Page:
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Thread: does prostate biopsy spread cancer?

  1. #1
    notme
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    does prostate biopsy spread cancer?

    I just heard a MRI technician say that if you get a biopsy and the needle hits cancer that it's 100% certain that your cancer will spread to outside the gland. read for yourself at www.mrisusa.com

    do you believe this?

    of course he is trying to sell MRIs instead of biopsy, and I agree ~ a MRI doesn't hurt. So what is the reason doctors all want a biopsy? $$?

    If you have cancer of-- say the bones, they give MRIs to locate it.

  2. #2

    if that were true

    MRI does not diagnose prostate cancer. A pathologist needs to look at the cells under a microscope. MRIs can be used to look for spread outside the prostate, and there may be a role in using it to do targeted needle biopsies.

    My reading of the literature (on the National Library of Science's PubMed, for example) is that the risk of a biopsy needle tracking tumor cells into healthy tissue is not zero, but it is on the order of a few percent. A 1991 study by Walsh and Epstein at Johns Hopkins found that 2% or so of their biopsies showed evidence of this--but this was back when needles were bigger.

    There is also the risk of infection, even though this risk is mitigated by antibiotics. (A friend of our family had a quite serious infection from a prostate biopsy).

    Therefore, prostate biopsies should not be done without reasonable suspicion. The risk needs to be balanced against the benefit of the information gained.

    Just my non-qualified view on the matter.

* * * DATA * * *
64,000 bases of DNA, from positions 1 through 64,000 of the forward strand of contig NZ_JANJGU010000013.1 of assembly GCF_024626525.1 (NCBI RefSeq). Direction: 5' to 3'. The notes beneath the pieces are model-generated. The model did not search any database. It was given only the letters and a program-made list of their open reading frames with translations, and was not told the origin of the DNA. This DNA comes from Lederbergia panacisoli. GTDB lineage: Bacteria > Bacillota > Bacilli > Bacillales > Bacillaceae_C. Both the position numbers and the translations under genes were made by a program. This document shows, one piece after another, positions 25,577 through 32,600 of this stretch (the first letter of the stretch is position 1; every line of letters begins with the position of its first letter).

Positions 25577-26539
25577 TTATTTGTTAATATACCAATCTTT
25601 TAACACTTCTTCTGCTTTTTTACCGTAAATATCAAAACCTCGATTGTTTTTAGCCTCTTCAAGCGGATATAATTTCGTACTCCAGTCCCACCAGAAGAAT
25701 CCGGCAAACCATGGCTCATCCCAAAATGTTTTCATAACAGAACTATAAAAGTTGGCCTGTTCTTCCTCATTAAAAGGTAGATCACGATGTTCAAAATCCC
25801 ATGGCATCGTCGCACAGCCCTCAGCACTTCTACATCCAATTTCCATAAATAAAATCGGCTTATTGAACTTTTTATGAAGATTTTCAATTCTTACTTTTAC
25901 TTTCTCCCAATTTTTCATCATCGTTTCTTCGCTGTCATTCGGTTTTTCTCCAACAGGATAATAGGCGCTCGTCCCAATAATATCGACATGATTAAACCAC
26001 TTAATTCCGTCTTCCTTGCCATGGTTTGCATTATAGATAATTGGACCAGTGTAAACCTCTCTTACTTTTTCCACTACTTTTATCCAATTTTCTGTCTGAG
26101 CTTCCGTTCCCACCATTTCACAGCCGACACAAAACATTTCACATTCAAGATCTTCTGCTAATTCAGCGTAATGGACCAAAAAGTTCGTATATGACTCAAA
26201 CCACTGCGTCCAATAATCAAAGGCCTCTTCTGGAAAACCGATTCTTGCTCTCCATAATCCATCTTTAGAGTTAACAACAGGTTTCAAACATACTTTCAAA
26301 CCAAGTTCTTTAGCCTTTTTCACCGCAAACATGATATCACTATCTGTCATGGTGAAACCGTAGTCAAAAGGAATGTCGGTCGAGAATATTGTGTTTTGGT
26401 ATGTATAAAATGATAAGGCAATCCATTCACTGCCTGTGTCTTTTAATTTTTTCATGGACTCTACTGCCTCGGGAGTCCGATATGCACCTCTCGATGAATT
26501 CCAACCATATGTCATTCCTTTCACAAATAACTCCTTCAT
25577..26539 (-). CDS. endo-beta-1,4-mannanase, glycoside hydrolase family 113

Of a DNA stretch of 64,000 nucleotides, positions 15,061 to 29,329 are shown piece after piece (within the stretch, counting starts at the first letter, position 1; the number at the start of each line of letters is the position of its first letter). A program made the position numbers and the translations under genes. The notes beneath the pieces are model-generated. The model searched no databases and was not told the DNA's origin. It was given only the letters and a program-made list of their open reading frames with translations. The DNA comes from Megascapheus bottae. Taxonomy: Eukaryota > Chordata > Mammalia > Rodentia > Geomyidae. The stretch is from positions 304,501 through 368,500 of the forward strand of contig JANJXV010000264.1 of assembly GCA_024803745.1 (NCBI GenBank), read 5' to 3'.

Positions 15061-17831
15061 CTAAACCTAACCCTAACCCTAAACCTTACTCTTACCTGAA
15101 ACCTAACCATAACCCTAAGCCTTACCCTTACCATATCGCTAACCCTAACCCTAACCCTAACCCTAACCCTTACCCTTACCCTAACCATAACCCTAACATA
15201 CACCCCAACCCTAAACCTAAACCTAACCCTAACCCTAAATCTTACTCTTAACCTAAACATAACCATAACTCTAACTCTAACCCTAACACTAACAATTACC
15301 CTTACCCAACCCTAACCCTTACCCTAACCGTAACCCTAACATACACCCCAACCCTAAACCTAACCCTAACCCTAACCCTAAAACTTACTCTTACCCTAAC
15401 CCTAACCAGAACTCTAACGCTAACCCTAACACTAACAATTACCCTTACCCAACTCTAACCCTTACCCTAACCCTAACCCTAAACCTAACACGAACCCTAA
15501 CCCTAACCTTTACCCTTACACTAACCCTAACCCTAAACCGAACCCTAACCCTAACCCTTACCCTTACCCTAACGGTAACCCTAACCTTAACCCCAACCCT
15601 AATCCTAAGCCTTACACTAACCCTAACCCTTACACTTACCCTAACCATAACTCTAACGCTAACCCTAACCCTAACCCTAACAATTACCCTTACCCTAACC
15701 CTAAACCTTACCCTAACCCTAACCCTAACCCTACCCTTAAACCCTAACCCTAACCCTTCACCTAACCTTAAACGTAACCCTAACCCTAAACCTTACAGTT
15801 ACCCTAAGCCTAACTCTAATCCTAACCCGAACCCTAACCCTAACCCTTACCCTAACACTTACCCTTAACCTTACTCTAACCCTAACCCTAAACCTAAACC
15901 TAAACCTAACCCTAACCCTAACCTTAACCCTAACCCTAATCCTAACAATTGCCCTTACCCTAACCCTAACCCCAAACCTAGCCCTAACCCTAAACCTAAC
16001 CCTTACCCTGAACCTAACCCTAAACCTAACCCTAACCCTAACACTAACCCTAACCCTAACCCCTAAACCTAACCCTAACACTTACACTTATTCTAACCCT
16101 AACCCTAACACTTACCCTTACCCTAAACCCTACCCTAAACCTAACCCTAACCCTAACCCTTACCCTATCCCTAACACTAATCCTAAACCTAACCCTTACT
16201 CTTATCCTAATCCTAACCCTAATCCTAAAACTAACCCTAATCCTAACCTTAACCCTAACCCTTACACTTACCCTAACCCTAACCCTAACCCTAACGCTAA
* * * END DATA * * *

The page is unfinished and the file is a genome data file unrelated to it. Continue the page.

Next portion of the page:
Replicant

    Dx Feb 2006, PSA 9 @age 43
    RRP Apr 2006 - Gleason 3+4, T2c, NXMX, pos margins
    PSA 5/06 <0.1, 8/06 0.2, 12/06 0.6, 1/07 0.7.
    Salvage radiation (IMRT) total dose 70.2 Gy, Jan-Mar 2007@ age 44
    PSA 6/07 0.1, 9/07 (and thereafter) <0.1
    http://pcabefore50.blogspot.com

  3. #3

    from the website

    notme,
    from the website you linked to, I went into the diagnosis section. Indeed, this site is NOT claiming that MRI can diagnose prostate cancer. As I wrote in the other response, the site is talking about using MRI to avoid blind biopsies, to target where the needle goes.

    Quote from site (emphasis supplied by me)
    Diagnosis
    Prostate cancer is most often discovered by physical examination or by screening blood tests, such as the PSA (prostate specific antigen) test. Suspected prostate cancer is typically confirmed by removing a piece of the prostate (biopsy) and examining it under a microscope. However, blind needle biopsies spread cancer cells and only yield a 25 % success rate in finding cancer. Recent advancements in imaging technology such as prostate 3.0 Tesla MRI with Spectroscopy allow physicians to locate suspicious areas of disease and then performed targeted biopsies improving diagnostic outcomes by up to 40%. In addition to locating suspicious lesions, 3.0 Tesla with Spectroscopy can determine whether prostate cancer has spread beyond the capsule.
    http://www.mrisusa.com/Prostate%20Cancer.html
    Replicant

    Dx Feb 2006, PSA 9 @age 43
    RRP Apr 2006 - Gleason 3+4, T2c, NXMX, pos margins
    PSA 5/06 <0.1, 8/06 0.2, 12/06 0.6, 1/07 0.7.
    Salvage radiation (IMRT) total dose 70.2 Gy, Jan-Mar 2007@ age 44
    PSA 6/07 0.1, 9/07 (and thereafter) <0.1
    http://pcabefore50.blogspot.com

  4. #4

    More from Walsh on cancer spread by biopsy

    Walsh, in his book on pages 178-179, addresses the question of needle tracking of tumor cells. He says "This is an excellent question and a very common fear", but basically if it were a serious risk, then "the whole concept of early diagnosis and treatment wouldn't work. But many thousands of people--all of whom had initial biopsies to confirm what they had--have been cured of cancer."